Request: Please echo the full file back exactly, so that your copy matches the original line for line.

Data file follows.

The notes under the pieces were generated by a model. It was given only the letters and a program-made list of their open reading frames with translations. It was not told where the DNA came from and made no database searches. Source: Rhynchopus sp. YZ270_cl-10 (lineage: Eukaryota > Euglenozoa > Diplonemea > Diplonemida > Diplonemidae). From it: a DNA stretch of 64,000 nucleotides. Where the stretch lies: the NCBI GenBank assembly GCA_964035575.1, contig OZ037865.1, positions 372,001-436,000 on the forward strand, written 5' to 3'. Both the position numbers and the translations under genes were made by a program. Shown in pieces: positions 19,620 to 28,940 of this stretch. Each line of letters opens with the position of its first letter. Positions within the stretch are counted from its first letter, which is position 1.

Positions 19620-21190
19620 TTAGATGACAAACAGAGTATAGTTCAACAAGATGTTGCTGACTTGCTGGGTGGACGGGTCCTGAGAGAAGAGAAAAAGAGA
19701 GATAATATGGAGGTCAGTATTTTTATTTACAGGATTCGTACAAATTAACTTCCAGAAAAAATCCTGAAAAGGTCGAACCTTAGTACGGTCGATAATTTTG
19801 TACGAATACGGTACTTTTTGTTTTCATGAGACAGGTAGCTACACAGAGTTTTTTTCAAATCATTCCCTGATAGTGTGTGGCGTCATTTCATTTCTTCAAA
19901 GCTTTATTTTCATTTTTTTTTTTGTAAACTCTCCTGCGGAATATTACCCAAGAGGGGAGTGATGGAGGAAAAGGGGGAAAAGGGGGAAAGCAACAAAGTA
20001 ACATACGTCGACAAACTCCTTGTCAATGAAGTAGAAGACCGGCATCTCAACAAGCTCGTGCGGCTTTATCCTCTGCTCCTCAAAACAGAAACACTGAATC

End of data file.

The notes under the pieces were generated by a model. It was given only the letters and a program-made list of their open reading frames with translations. It was not told where the DNA came from and made no database searches. Source: Rhynchopus sp. YZ270_cl-10 (lineage: Eukaryota > Euglenozoa > Diplonemea > Diplonemida > Diplonemidae). From it: a DNA stretch of 64,000 nucleotides. Where the stretch lies: the NCBI GenBank assembly GCA_964035575.1, contig OZ037865.1, positions 372,001-436,000 on the forward strand, written 5' to 3'. Both the position numbers and the translations under genes were made by a program. Shown in pieces: positions 19,620 to 28,940 of this stretch. Each line of letters opens with the position of its first letter. Positions within the stretch are counted from its first letter, which is position 1.

Positions 19620-21190
19620 TTAGATGACAAACAGAGTATAGTTCAACAAGATGTTGCTGACTTGCTGGGTGGACGGGTCCTGAGAGAAGAGAAAAAGAGA
19701 GATAATATGGAGGTCAGTATTTTTATTTACAGGATTCGTACAAATTAACTTCCAGAAAAAATCCTGAAAAGGTCGAACCTTAGTACGGTCGATAATTTTG
19801 TACGAATACGGTACTTTTTGTTTTCATGAGACAGGTAGCTACACAGAGTTTTTTTCAAATCATTCCCTGATAGTGTGTGGCGTCATTTCATTTCTTCAAA
19901 GCTTTATTTTCATTTTTTTTTTTGTAAACTCTCCTGCGGAATATTACCCAAGAGGGGAGTGATGGAGGAAAAGGGGGAAAAGGGGGAAAGCAACAAAGTA
20001 ACATACGTCGACAAACTCCTTGTCAATGAAGTAGAAGACCGGCATCTCAACAAGCTCGTGCGGCTTTATCCTCTGCTCCTCAAAACAGAAACACTGAATC